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Review
, 146 (6), 1564-72

Diet and the Intestinal Microbiome: Associations, Functions, and Implications for Health and Disease

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Review

Diet and the Intestinal Microbiome: Associations, Functions, and Implications for Health and Disease

Lindsey G Albenberg et al. Gastroenterology.

Abstract

The mutual relationship between the intestinal microbiota and its mammalian host is influenced by diet. Consumption of various nutrients affects the structure of the microbial community and provides substrates for microbial metabolism. The microbiota can produce small molecules that are absorbed by the host and affect many important physiological processes. Age-dependent and societal differences in the intestinal microbiota could result from differences in diet. Examples include differences in the intestinal microbiota of breastfed vs formula-fed infants or differences in microbial richness in people who consume an agrarian plant-based vs a Western diet, which is high in meat and fat. We review how diet affects the structure and metabolome of the human intestinal microbiome and may contribute to health or the pathogenesis of disorders such as coronary vascular disease and inflammatory bowel disease.

Keywords: Diet; Inflammation; Intestine; Microbiota.

Figures

Figure 1
Figure 1. Development of the human intestinal microbiota and the effects of environmental exposures
Colonization of the early intestinal microbiota depends on multiple environmental exposures. The taxa that colonize the relatively sterile newborn intestine are largely determined by the mode of delivery. The intestinal microbiota also develops differently determined by differences in infant feeding (breast feeding vs formula feeding). Throughout infancy and early childhood, the microbiota changes with dietary alterations, infections, and exposure to antibiotics. The intestinal microbiota of the infant is characterized by instability and low levels of diversity. However, by the toddler years, the intestinal microbiota is similar in diversity and stability to that of adults.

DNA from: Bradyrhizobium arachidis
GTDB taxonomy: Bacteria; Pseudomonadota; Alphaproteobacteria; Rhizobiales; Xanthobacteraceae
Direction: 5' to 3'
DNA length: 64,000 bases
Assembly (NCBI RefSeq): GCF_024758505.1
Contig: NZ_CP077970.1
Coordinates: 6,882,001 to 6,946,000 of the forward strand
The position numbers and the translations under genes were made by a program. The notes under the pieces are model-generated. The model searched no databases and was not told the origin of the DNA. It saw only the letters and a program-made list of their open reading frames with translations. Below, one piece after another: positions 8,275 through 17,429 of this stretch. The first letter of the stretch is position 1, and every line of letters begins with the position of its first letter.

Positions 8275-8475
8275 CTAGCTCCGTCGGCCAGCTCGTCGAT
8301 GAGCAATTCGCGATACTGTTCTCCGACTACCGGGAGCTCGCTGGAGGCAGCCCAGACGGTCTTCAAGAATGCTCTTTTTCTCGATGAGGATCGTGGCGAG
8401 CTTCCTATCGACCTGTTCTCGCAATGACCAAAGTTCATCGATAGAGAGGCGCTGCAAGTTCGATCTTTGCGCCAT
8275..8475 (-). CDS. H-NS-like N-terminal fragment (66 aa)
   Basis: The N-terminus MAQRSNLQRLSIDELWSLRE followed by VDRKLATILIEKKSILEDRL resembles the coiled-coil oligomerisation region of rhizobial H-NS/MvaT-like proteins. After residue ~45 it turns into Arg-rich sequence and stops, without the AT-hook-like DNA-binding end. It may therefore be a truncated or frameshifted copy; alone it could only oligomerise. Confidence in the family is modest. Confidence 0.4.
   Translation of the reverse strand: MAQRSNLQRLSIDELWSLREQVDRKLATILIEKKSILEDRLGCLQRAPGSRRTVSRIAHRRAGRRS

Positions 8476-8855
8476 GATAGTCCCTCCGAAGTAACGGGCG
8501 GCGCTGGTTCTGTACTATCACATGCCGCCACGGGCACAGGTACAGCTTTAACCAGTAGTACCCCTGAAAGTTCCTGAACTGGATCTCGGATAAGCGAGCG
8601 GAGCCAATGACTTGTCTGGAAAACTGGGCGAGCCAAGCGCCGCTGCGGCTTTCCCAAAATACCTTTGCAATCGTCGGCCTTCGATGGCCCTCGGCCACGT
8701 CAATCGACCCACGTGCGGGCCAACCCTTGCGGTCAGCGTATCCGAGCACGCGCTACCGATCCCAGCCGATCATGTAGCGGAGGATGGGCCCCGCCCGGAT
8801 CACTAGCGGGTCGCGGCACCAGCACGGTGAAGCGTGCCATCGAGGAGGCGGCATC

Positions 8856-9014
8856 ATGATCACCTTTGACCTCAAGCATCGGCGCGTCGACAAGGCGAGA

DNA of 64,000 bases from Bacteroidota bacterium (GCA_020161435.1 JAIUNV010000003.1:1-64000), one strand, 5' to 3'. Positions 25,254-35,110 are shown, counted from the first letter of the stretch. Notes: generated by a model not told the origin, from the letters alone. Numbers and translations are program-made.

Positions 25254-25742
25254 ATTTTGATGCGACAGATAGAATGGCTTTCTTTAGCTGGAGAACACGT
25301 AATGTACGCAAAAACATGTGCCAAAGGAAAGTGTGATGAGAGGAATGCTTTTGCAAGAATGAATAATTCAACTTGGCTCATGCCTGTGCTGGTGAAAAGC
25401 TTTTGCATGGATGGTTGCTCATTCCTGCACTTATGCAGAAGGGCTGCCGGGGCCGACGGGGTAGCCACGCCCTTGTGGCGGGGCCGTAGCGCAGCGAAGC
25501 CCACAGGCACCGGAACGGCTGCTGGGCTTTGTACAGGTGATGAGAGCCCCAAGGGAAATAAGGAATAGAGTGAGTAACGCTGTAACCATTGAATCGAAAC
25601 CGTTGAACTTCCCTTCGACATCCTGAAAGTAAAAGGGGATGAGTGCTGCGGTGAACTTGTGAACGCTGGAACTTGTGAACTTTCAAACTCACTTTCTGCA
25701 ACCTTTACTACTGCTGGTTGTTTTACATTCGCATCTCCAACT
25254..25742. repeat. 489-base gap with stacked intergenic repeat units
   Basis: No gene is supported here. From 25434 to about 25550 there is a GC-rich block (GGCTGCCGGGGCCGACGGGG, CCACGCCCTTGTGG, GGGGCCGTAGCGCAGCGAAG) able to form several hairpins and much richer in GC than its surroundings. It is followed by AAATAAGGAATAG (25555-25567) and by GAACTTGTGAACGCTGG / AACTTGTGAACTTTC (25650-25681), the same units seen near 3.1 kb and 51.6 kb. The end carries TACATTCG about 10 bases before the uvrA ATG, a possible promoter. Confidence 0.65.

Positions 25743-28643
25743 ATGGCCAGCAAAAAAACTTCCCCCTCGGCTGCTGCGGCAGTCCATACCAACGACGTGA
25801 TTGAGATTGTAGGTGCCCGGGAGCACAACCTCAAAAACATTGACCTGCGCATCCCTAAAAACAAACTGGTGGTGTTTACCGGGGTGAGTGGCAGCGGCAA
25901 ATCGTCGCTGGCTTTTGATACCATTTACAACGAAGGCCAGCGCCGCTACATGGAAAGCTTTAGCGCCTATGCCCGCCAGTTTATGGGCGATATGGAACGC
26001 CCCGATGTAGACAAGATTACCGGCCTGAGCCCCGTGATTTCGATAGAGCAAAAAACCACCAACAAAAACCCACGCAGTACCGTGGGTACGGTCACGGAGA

Figure 2
Figure 2. Interactions among diet, the intestinal microbiota, and the host
Diet can directly affect the host or it can have an indirect effect through, for example, the intestinal microbiota. The composition and duration of diet can affect not only on bacteria in the intestine, but also viruses, Archaea, and fungi. Existing bacteria also affect these other microoganisms in a number of ways (co-abundance groups, enterotypes, richness/diversity). In addition to the composition of the intestinal microbiota, diet affects its production of metabolites, which can influence host physiology. Finally, the direct effects of diet on the host can produce changes that alter the intestinal microbiota.
Figure 3
Figure 3. Pathways by which diet could affect health, through the production of metabolites by the intestinal microbiome
Specific components of diet can serve as substrates for the intestinal microbiome, allowing it to produce specific metabolites that interact with mammalian cells, some in a receptor-mediated fashion. These processes affect host physiology and the development of diseases such as atherosclerosis and the inflammatory bowel diseases. *Possible therapeutic targets.

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